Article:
- Can you describe the BIPOC Caucus on Climate Justice?
- We began in early 2021, so we are still growing and evolving. As members of BIPOC communities, we often feel isolated and sometimes ignored—even within UU spaces. The caucus is a space where the challenges of racism and environmental and climate injustice may be lifted up, and where substantive conversations about such challenges can sustain and nourish our commitments.
- We hope the caucus can grow into a voice for the BIPOC community on climate justice issues in larger forums within and outside the UUA.
- Over the course of your career, how have you seen communities of color disproportionately affected by pollution?
- Historically, many U.S. laws to control hazardous products left a door open for toxic goods to be exported to low-income countries, where such exports often resulted in environmental pollution or health injuries. In the U.S., the highest levels of pollution are in areas that are inhabited by the economically marginalized and people of color. And we know well that exposure to pollution is injurious to health and the environment.
- And, though climate change will not be kind to anyone, we have repeatedly witnessed its disproportionate and disastrous impacts on communities of color.
- What has the response of UUs been to issues around climate justice? Are they incorporating a climate justice lens?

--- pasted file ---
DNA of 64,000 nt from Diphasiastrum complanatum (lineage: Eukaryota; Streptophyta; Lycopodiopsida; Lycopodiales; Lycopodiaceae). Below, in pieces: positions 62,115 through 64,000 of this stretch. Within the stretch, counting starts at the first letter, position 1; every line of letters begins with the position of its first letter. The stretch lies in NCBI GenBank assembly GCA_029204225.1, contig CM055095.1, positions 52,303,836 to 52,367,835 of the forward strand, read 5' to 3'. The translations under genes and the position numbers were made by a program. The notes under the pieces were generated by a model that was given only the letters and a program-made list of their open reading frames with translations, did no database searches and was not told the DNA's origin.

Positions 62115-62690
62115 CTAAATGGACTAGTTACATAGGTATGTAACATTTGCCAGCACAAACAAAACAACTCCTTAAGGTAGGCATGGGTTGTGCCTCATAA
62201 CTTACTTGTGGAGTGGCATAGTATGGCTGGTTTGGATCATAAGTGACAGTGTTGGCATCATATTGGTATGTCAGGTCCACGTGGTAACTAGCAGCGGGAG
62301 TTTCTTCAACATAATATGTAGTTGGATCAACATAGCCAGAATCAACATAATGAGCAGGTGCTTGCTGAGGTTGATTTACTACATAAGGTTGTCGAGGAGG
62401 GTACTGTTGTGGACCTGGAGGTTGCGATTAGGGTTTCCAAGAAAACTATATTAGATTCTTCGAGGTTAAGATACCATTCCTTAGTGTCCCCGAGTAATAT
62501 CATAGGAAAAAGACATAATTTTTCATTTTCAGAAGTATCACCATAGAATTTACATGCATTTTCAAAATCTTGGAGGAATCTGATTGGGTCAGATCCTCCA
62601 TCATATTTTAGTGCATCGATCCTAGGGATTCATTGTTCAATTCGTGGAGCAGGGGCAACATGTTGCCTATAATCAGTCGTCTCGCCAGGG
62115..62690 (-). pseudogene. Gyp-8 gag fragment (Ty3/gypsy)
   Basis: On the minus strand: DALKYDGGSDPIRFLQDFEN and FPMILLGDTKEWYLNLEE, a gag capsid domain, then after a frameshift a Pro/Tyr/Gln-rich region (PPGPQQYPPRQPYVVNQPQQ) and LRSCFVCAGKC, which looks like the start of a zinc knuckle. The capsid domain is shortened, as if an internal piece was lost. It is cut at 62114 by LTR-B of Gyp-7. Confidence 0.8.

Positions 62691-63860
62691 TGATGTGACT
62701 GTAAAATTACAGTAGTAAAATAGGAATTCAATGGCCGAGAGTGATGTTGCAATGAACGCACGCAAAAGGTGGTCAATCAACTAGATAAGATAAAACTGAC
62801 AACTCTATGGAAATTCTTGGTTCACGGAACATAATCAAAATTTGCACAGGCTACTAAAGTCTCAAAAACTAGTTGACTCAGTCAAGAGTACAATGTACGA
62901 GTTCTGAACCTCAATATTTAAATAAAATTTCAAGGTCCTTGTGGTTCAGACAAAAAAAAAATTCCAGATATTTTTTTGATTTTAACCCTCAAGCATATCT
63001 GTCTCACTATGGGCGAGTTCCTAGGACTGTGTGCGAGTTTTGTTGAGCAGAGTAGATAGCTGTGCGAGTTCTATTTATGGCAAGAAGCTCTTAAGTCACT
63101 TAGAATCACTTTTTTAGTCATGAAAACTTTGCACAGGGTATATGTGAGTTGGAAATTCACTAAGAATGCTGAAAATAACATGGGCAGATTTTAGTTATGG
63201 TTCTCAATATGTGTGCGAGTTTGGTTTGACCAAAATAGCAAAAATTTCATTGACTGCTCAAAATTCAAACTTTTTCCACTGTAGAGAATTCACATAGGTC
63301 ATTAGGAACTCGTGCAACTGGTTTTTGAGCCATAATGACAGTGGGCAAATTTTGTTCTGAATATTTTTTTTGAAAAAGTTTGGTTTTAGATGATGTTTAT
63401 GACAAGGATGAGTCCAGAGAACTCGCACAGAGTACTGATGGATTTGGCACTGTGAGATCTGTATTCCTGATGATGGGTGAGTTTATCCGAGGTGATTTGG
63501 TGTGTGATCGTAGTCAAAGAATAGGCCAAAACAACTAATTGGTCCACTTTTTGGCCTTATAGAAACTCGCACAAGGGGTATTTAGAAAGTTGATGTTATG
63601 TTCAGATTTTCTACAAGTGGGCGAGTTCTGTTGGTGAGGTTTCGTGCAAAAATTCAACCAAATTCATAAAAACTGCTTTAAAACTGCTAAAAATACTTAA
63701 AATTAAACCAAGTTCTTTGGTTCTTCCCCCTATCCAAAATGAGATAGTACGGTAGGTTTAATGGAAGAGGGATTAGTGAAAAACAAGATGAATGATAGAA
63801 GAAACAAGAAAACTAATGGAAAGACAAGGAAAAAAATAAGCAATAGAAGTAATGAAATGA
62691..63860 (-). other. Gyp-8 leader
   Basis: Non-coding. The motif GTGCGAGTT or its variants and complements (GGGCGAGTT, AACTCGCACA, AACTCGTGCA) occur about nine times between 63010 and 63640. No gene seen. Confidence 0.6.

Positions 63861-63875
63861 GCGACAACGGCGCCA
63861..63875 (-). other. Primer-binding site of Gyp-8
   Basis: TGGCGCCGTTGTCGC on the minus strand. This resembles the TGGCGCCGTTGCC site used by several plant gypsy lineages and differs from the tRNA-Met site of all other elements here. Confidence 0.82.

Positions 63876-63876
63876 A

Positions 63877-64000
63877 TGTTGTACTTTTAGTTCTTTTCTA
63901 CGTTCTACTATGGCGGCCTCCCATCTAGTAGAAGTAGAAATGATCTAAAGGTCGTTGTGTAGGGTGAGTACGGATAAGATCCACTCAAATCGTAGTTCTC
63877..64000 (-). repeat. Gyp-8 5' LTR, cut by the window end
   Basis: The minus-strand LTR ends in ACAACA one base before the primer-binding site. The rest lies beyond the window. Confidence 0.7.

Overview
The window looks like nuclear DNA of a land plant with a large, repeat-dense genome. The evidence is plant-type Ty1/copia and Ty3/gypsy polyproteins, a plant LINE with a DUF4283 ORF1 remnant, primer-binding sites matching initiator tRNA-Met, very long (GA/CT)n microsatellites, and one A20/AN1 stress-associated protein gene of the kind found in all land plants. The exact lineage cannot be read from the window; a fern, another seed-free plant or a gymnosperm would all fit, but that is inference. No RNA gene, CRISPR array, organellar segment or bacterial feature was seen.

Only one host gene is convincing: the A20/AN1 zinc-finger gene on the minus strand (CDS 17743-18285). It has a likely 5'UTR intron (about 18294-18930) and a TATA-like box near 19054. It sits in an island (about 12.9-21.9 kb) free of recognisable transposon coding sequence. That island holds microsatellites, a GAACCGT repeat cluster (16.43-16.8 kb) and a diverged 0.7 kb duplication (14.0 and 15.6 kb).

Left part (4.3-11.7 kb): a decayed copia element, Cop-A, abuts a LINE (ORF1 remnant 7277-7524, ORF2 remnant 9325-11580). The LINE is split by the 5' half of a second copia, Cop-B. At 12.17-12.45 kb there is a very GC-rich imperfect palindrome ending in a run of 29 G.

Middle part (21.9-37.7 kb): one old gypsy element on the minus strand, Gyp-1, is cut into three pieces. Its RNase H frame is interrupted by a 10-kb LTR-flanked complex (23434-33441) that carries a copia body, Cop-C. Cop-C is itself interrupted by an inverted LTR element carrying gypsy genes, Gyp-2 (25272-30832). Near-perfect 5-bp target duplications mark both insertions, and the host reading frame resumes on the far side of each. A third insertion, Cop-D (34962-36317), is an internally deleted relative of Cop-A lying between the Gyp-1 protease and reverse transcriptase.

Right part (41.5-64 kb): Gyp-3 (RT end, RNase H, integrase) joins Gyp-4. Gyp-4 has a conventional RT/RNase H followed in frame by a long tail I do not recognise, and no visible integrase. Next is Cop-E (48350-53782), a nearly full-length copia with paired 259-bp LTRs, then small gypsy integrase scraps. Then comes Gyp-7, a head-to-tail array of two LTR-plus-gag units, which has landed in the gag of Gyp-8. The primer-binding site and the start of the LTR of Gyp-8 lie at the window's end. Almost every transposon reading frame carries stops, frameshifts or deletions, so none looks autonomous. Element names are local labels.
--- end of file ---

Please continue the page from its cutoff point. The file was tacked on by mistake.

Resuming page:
- We UUs are deservedly well recognized for our work on social justice issues, especially racial justice, LGBTQ+ justice, get out the vote work, etc. But notice the paucity of sessions or forums on climate justice at the 2021 General Assembly! Still, many UU congregations are engaged in environmental issues.
- I hope that through the work of the Unitarian Universalist Ministry for Earth, our BIPOC caucus, young adults, and others, climate justice will soon receive a higher profile at the UUA and regional UU organizations. This is an issue of utmost urgency!
- How can people support the BIPOC Caucus on Climate Justice and address climate justice issues?
- The caucus holds monthly meetings for BIPOC folks, and our quarterly meetings are open to all. People can get updates at bit.ly/bipocclimate.
- White folks can also engage by working within their congregations and collaborating with community groups.
Here, as in everything else, we need to give BIPOC folks and people with lived experience of the ravages of a changing climate the recognition and leadership roles that they deserve.